Laryngeal cancer (LC) is the second most common malignancy of the head and neck, accounting for 30–50% of these tumors (1). Laryngeal squamous cell carcinoma accounts for 85–90% of all LC cases (2). The initiation and progression of LC is a complicated process driven by various pathogenetic factors and dysregulation of multiple genes (3). Smoking and heavy alcohol consumption have been deemed to be the most significant risk factors for LC, and HPV infection, air pollution and sex hormone levels have also been considered as the risk factors for LC (4). With respect to dysregulated genes, accumulating studies have shown that the dysregulation of multiple genes contribute to the malignant progression of various tumors, especially LC (5). For instance, hsa_circ_0057481 was upregulated in LC, and promoted LC proliferation and migration by modulating the miR-200c/ZEB1 axis (6). Currently, surgery and radiotherapy are the main treatment methods for LC, but the results of these treatments are frequently unsatisfactory. Due to the difficulty in early diagnosis, a large number of patients are diagnosed with an advanced stage or lymph node metastasis. Furthermore, the 5-year survival rate for patients in advanced stages is less than 50% (7). Therefore, it is particularly important to explore new biomarkers for the early diagnosis of LC.
Due to the rapid development of high-throughput sequencing, a multitude of non-coding RNAs have been proven to participate in the tumorigenesis and progression of malignant tumors (8). Circular RNAs (circRNAs), which are a new type of non-coding RNA with strong stability, high tissue specificity, and high expression abundance, have attracted more and more attention recently. The majority of previous studies have shown that circRNAs act as microRNA sponges, which regulate tumorigenesis though ceRNA network (9). Additionally, circRNAs were also found to play important roles in gene splicing, transcription and translation (10,11). For example, circITGA7 was found to promote the transcription of its parent gene integrin alpha 7 (ITGA7) through suppressing a transcription factor RAS responsive element-binding protein 1 (RREB1) (10). Moreover, circ-UBR5 was observed to be involved in RNA splicing regulatory process by interacting with splicing regulatory factor QKI, NOVA alternative splicing regulator 1 (NOVA1) and U1 small nuclear RNA (snRNA) in the NSCLC cells (11). Interestingly, accumulating studies have focus on the RBP mechanism of RNA interacting with protein and on how circular RNA regulate the RNA binding protein (12,13). For instance, circACC1 binds to β and γ subunits of AMP activated protein kinase (AMPK) to assemble a large complex, thus stabilizing and enhancing the enzymatic activity of AMPK holoenzyme (13). So far, there have been many studies on molecular mechanisms investigations of LC (14). And a few studies have been proven that circular RNAs play a very important role in the pathogenesis of LC (15,16). However, different from those studies on LC, our study proposed a novel circular RNA, analyzing its prognostic value and diagnostic value, and made a comprehensive analysis for its downstream signaling pathway. Therefore, in this study, we aimed to analyze circRNAs to better understand the pathogenesis and progression of LC, and explored specific tumor biomarkers that can help facilitate the early diagnosis of LC. We present the following article in accordance with the MDAR reporting checklist (available at http://dx.doi.org/10.21037/atm-21-567).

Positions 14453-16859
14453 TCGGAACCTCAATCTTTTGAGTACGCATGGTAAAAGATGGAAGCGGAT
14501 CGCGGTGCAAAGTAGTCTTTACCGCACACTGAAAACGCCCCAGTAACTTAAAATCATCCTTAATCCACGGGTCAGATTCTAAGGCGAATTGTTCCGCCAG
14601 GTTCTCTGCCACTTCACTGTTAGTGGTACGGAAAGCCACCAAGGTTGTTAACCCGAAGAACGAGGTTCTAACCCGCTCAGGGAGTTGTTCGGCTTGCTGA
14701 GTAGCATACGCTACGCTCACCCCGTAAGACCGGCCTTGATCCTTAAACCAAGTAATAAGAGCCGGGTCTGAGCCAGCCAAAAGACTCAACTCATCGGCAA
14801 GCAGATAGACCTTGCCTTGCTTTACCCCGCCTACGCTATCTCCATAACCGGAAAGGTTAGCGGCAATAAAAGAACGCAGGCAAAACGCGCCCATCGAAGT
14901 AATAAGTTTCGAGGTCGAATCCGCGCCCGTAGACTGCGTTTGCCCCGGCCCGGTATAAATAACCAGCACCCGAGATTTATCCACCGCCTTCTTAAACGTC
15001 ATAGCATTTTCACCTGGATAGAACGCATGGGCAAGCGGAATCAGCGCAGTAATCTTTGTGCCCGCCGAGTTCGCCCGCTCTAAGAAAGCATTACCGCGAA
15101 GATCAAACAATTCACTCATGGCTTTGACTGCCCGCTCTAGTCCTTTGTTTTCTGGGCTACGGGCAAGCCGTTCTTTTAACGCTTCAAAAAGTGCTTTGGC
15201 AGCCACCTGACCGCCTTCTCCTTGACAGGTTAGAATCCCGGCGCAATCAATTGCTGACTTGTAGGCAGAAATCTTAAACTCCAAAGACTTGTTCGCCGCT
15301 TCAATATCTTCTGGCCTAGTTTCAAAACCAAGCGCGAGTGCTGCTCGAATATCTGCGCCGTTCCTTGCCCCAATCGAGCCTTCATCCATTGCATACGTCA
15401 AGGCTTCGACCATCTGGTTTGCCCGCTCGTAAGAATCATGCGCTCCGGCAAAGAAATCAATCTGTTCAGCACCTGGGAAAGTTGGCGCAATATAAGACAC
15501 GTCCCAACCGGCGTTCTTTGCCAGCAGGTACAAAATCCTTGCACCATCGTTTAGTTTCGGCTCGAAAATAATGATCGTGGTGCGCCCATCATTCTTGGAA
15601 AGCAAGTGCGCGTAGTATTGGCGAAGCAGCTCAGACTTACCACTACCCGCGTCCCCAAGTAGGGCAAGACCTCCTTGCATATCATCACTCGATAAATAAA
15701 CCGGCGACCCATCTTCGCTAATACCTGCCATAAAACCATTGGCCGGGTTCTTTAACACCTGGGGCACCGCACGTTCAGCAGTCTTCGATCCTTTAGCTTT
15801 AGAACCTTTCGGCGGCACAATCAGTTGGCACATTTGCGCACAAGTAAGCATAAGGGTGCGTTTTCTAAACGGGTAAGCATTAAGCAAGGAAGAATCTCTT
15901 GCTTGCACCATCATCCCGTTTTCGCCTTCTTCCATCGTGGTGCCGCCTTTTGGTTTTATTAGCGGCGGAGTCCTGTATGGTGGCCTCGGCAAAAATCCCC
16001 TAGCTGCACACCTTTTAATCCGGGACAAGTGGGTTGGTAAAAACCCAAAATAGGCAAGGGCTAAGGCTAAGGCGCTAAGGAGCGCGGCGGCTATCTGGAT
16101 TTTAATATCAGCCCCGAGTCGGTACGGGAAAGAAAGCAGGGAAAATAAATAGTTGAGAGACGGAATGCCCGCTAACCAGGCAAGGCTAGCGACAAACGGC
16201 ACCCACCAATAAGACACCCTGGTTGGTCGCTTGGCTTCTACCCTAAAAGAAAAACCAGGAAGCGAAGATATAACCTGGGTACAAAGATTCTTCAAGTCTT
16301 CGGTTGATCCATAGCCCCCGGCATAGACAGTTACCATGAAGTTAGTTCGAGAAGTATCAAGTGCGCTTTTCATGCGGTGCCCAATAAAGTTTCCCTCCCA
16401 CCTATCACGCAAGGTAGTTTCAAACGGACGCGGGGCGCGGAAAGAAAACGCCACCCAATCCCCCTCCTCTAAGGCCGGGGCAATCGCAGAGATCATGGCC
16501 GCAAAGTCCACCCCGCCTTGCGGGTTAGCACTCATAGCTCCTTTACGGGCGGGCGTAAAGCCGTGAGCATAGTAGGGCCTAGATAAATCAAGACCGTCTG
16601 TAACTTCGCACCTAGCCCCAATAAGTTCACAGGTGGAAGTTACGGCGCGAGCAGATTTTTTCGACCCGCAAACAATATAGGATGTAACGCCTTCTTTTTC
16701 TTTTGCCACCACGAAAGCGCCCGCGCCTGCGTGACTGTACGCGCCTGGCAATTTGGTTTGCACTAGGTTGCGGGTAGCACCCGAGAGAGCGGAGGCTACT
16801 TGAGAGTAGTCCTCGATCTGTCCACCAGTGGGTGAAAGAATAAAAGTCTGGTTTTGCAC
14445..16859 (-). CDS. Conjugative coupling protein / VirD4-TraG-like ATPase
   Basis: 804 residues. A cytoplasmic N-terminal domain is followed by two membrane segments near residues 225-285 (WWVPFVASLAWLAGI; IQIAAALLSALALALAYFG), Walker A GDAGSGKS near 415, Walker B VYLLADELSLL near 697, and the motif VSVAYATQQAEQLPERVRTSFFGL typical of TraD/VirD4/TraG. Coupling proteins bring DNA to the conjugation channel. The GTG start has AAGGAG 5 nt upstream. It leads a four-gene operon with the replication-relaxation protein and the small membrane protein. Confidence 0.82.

Patients and specimens
A total of 47 LC samples and matched paracancerous tissues were obtained from the Department of Otorhinolaryngology of the First Affiliated Hospital of China Medical University (Shenyang, China) during 2016–2017. The patients who were included in the study underwent total or partial laryngectomy and did not receive any treatment before diagnosis. The diagnosis of LC was based on postoperative pathology. Inclusion criteria: (I) clear pathological diagnosis of laryngeal cancer; (II) new cases of LC; (III) the patient did not receive any radiotherapy, chemotherapy or other anticancer treatments before surgery. Exclusion criteria: (I) the diagnosis was not clear, such as atypical hyperplasia, laryngeal keratosis and other non-cancerous lesions; (II) recurrent cases; (III) cases receiving treatment other than surgery. LC was classified according to the American Joint Committee on Cancer Classification criteria. The study was approved by the Ethics Committee of the First Affiliated Hospital of China Medical University (number2016-30-2), and informed consent was obtained from all patients. All procedures performed in this study involving human participants were in accordance with the Declaration of Helsinki (as revised in 2013).